The New Normal

I don’t know if I can think of a saying I hate more than those three words. I have heard so many people say, with regards to COVID-19, that we need to get use to the new normal. There is nothing normal about any of this. It is not normal for my kids to not be able to have play dates, it is not normal that my kids school shut down and had to switch to distance learning, it is not normal to have to wipe down every single grocery item that gets delivered with Clorox wipes, it is not normal to not be able to hug your friends and family that do not live in your house and it is not normal to not be able to go anywhere. The list can go on. 

I have heard, “this is the new normal”, or “get use to your new normal” when it comes to my cancer journey too. But let me tell you, there is nothing normal about cancer. There is nothing normal about having a radical hysterectomy, there is nothing normal about having nine stent procedures, there is nothing normal about having to self catheterize, there is nothing normal about having a port inserted into your chest, there is nothing normal about losing your hair due to the poison being pumped through your body every three weeks, there is nothing normal about missing your kids’ activities, there is nothing normal about the strain cancer puts on your marriage, there is nothing normal about having a nephrostomy bag, there is nothing normal about the unexplained fatigue and there is absolutely nothing normal about having cancer

You know what does feel normal to me? The constant feeling that I am on a roller coaster except it’s not thrilling. You start off on the ride going extremely fast, your heart is beating out of your chest and you don’t know what is coming up next. Then your ride is steady as you weave around the turns. Up next, you climb the steep hill and then you speed down at full speed and you can’t catch your breath and you’re wondering when is this ride going to end. Right when you think it’s slowing down and you have a grasp on everything, it takes off again and you find yourself going up yet another hill and this time it has loopty loops. This is how I view my current journey with cancer; a roller coaster that I can’t get off and it doesn’t end. A ride that is full of up hill battles and twists and turns at every corner. Despite the gasping for air and the wind in my face feel, I know that this roller coaster is just a detour. The girls love roller coasters and will ride anything they are tall enough for so good thing my roller coaster doesn’t have a height requirement or limit of people because I have the best group of people in my corner. So until my current roller coaster comes to a happy ending, you will find me sitting front row with my arms in the air and the wind in my face.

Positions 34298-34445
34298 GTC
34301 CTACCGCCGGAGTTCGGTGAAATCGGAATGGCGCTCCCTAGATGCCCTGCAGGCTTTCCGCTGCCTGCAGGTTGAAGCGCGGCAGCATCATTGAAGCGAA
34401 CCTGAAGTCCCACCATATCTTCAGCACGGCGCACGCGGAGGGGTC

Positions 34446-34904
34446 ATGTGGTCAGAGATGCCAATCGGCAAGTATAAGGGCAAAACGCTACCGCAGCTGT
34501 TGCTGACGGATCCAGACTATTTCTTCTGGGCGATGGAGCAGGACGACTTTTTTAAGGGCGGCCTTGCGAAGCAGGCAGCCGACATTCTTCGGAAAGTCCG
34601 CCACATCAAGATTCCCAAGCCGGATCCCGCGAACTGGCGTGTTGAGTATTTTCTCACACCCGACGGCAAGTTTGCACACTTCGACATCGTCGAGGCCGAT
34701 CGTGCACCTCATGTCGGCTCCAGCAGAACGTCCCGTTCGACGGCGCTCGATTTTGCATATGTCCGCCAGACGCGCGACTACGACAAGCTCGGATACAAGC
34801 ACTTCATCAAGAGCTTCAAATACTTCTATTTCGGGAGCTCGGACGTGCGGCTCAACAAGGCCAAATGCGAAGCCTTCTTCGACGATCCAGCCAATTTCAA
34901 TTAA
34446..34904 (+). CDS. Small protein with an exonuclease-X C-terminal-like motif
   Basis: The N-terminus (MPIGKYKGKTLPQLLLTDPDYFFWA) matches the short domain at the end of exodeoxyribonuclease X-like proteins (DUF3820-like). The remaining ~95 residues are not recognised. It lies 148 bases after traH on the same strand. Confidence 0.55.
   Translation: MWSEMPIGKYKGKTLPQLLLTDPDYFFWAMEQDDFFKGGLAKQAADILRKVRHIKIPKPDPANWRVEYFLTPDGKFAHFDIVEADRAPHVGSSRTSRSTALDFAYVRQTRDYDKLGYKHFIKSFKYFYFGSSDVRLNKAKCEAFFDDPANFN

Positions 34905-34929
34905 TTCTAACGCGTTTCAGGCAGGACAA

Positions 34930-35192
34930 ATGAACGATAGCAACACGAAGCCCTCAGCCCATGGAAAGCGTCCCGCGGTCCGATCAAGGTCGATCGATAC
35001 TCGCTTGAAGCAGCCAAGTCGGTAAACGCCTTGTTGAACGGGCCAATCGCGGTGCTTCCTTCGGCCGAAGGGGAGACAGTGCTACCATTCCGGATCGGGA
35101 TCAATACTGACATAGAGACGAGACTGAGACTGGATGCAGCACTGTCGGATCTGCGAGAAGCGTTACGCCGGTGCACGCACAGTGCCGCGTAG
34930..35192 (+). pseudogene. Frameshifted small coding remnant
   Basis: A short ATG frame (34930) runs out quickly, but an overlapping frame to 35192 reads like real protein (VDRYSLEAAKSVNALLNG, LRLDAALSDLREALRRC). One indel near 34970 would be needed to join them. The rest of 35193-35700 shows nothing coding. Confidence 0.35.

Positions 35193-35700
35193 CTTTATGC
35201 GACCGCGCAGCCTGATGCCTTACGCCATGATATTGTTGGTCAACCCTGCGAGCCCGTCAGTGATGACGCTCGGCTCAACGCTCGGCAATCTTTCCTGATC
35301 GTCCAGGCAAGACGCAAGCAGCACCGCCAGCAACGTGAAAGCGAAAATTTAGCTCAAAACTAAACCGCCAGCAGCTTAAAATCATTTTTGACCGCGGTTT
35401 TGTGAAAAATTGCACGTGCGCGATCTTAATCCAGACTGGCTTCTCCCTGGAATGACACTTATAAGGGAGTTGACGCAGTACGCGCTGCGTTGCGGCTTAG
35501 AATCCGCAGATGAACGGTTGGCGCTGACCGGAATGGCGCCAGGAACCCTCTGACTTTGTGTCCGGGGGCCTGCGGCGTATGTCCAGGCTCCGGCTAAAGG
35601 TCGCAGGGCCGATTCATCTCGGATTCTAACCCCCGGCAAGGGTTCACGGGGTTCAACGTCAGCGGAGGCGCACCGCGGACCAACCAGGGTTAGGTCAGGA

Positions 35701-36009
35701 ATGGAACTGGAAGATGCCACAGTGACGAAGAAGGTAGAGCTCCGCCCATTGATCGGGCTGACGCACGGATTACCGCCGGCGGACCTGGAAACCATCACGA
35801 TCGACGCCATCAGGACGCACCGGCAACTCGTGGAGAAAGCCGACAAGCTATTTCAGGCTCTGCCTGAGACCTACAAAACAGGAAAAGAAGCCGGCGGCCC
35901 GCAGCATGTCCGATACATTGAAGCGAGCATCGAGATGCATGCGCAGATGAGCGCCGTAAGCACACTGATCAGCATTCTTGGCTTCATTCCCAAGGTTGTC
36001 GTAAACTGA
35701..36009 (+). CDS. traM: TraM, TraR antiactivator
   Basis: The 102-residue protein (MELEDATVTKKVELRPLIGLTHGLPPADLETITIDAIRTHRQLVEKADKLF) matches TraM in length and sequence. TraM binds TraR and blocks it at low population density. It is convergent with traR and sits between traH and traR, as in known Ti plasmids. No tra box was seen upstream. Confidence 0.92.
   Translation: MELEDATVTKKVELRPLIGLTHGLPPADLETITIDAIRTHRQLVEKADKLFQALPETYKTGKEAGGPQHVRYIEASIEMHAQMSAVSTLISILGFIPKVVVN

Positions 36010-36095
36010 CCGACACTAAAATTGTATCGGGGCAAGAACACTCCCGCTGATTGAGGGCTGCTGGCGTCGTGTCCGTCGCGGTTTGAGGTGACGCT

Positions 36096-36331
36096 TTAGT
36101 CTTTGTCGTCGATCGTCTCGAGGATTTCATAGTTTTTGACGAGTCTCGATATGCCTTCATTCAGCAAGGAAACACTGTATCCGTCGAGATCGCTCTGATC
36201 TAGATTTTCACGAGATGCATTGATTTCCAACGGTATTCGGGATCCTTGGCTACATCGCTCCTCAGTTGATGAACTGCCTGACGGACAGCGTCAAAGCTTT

Becky was originally diagnosed with cervical cancer in 2018, at age 35, and quickly became an active member of the Cervivor community, joining Facebook Group discussions, attending MeetUps, participating in the September 2019 Cervivor School and becoming a Cervivor Ambassador. She was diagnosed with a recurrence in late-2019, just weeks after returning from Cervivor School. Read her Cervivor story and learn how, amid this most recent diagnosis, her Cervivor Spark and passion to prevent other women from cervical cancer gets stronger each day.

Here I Go Again On My Own: Quarantining (Again!) in 2020

Cervical cancer survivor, graphic designer, frequent journal-er, and now published author Andrea Bonhiver has been experiencing “quarantine flashbacks” amid the current COVID-19 pandemic:

“I spent March 7 to April 22, 2019 basically quarantined in my apartment after surgery for cervical cancer. Here I go again in 2020! Who would’ve thought?”

The feelings of trauma that come with having cervical cancer are VERY similar to what many people are experiencing during this pandemic, Andrea reminds us. “I lived with these feelings of anxiety and uncertainty on a pretty constant basis for 2 years: 

✓  A scary diagnosis. 

✓  Living with something that is potentially life-threatening. 

✓  Not being able to do the things you’d normally do as freely as you’d like. 

✓ Fear and uncertainty about EVERYTHING. 

✓ Questioning everything in my body that feels a little bit ‘off’ and constantly wondering “is that normal?” (As in: My breathing feels tight. Is that a symptom? Is the cancer spreading? Do I have COVID-19?!)”

Amid the physical isolation that many are living through to protect themselves from COVID-19, Andrea doesn’t want anybody – especially not cervical cancer survivors – to feel alone. Certainly not the type of alone that she felt when she received her cervical cancer diagnosis. She’d gone looking for hope and information “in the blue light of the internet” but found mostly “scholarly articles, or scary ones about the invasive and painful treatments I might need, or about survival and recurrence rates. Cold hard facts but very few real-life stories.”